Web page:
Your criticism of film critics as out-of-touch and purely ideologically-driven is just as formulaic as you claim the critics are.
    I can’t stand some Village Voice reviews because of their emphasis on political subtext first and all other elements second, but that is far from the norm (regardless of the quality of the criticism).
    Nicol, what is so wrong with any of these five best picture nominees? Is Munich *not* beautifully made? Is Brokeback *not* incredibly acted? Maybe you could make a case for Crash and liberal guilt, but it wouldn’t be a very original one… especially because it’s the one movie of the five that could be considered a stand-alone (non-awards-related) hit.

  27. James Leer says:

    It does suprise me that on a blog for film lovers, some of the posters cannot move beyong the box office of the Best Pic nominees to discuss their quality. Shouldn’t we leave the fretting over numbers to the studio? To me, this is the strongest crop of Best Pic nominees in many a moon, with nary a Weinstein panderfest in sight. That’s something to be celebrated, not denigrated.

  28. Stella's Boy says:

    I second that James. I think this year’s Best Pic nominees makes for an extremely strong group overall. I don’t remember ever being this satisfied with the BP nominees, and with the exception of Crash I would be happy with any of them winning.

  29. Josh says:

    Why can’t you discuss the box office? It is an important topic especially concerning these nominees. Five good films and no one has seen them. Now why is that? That shouldn’t be discussed? It is an important topic. Usually Best Pic nominees get a huge bump when the nominations are announced and after the show. But this year that won’t happen. Is it a problem with the movies? Is it a problem with the voters? moviegoers? It is a relevant discussion.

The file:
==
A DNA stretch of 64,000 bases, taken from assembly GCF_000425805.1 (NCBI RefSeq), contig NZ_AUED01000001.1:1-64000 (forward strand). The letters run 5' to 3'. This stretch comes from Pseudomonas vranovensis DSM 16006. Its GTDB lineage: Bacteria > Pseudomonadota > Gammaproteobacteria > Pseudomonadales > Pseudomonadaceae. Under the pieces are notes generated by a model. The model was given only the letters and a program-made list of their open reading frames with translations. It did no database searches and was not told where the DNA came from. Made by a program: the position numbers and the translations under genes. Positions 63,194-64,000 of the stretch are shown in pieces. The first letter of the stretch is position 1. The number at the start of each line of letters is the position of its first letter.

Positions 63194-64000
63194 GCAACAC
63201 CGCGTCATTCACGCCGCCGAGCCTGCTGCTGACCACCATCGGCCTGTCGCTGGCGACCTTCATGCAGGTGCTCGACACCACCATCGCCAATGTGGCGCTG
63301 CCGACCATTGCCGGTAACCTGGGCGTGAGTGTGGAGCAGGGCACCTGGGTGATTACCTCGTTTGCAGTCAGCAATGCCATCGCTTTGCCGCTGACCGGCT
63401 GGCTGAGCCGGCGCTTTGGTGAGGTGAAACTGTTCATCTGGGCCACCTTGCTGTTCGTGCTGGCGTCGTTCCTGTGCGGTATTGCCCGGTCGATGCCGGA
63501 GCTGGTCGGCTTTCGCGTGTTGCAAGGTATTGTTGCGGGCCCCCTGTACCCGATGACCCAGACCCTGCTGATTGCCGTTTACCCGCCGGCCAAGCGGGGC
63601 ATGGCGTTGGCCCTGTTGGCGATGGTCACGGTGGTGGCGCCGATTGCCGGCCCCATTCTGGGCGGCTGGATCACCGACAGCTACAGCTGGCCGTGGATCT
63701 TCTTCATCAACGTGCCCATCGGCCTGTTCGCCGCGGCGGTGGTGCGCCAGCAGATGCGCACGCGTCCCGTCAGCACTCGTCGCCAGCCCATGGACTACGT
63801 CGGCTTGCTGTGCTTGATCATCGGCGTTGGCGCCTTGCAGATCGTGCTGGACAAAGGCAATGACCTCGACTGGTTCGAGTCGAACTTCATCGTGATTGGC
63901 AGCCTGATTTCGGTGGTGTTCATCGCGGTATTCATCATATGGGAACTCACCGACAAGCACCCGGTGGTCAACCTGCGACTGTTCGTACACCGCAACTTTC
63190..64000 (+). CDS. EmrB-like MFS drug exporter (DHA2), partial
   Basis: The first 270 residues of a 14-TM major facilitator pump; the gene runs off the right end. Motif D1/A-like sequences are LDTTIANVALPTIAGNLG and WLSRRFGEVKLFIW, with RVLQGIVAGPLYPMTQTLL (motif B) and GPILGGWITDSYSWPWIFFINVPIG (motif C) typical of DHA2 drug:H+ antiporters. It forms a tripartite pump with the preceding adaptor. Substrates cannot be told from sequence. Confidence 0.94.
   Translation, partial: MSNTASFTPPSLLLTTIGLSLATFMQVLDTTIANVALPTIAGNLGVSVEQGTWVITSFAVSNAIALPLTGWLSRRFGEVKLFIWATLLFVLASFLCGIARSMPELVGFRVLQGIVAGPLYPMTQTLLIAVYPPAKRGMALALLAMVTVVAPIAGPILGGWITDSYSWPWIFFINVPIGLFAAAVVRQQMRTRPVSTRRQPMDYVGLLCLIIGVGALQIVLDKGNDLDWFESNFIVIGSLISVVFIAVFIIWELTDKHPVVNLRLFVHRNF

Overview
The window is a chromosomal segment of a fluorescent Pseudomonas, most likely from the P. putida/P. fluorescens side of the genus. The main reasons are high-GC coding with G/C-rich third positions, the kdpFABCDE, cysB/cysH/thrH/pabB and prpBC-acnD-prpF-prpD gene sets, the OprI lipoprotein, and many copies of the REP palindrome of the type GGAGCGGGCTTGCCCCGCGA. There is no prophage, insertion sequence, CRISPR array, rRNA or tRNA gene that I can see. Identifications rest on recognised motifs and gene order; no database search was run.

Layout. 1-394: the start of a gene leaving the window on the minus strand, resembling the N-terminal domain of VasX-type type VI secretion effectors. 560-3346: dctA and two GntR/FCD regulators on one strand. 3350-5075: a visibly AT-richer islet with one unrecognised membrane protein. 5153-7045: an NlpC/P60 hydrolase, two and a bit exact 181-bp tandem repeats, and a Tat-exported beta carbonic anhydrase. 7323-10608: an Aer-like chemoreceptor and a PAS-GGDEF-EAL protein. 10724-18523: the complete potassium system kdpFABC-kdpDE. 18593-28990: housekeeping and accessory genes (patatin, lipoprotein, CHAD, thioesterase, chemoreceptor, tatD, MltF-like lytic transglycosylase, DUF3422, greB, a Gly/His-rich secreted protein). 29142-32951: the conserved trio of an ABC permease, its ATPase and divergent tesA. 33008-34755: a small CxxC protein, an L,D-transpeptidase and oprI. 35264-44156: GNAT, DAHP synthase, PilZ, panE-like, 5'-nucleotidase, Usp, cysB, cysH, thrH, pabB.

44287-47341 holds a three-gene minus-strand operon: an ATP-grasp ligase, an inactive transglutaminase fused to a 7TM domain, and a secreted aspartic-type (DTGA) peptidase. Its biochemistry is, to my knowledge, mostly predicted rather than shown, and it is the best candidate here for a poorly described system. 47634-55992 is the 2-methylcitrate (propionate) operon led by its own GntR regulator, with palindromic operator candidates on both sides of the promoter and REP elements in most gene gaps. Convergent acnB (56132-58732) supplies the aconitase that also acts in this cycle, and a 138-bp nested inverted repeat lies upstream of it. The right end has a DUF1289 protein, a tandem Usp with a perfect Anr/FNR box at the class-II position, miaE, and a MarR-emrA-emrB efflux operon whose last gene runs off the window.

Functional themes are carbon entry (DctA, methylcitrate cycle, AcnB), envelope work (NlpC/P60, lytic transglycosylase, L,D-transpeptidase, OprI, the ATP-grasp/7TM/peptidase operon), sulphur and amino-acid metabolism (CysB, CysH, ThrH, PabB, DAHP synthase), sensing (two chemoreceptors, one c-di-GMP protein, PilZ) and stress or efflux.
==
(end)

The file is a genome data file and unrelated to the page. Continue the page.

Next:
30. waterbucket says:

    I’m a little disappointed that Brokeback Mountain hasn’t had a big b.o. bump for all the attention it gets. But hey, it’s still a big success so I’m happy.
    My friend James won’t like this but I have to say once again that I love Brokeback Mountain. Especially that flashback scene. God, how good is that film.
    Just one more week, my sweet James.

  31. jesse says:

    Josh, I agree that it might be worth discussing box office numbers as a curiosity, but I think a lot of people immediately assume the “low” box office for the nominees is some kind of “problem” (as you put it) that needs to be solved, rather than an interesting factoid.
    I am surprised that MUNICH, BROKEBACK, and GOOD NIGHT haven’t received more of an awards “bounce.” CAPOTE is really pretty specialized subject matter and its $20 million and change is fine; I don’t expect audiences around the country to go wild for it. But I thought the awards might get MUNICH in the $50-60 mil range, GOOD NIGHT into the $40-50 mil range (since it does have several recognizable stars), and although BROKEBACK has reaped some benefits (and may still after it wins), they haven’t been as noticable as frontrunners in years past.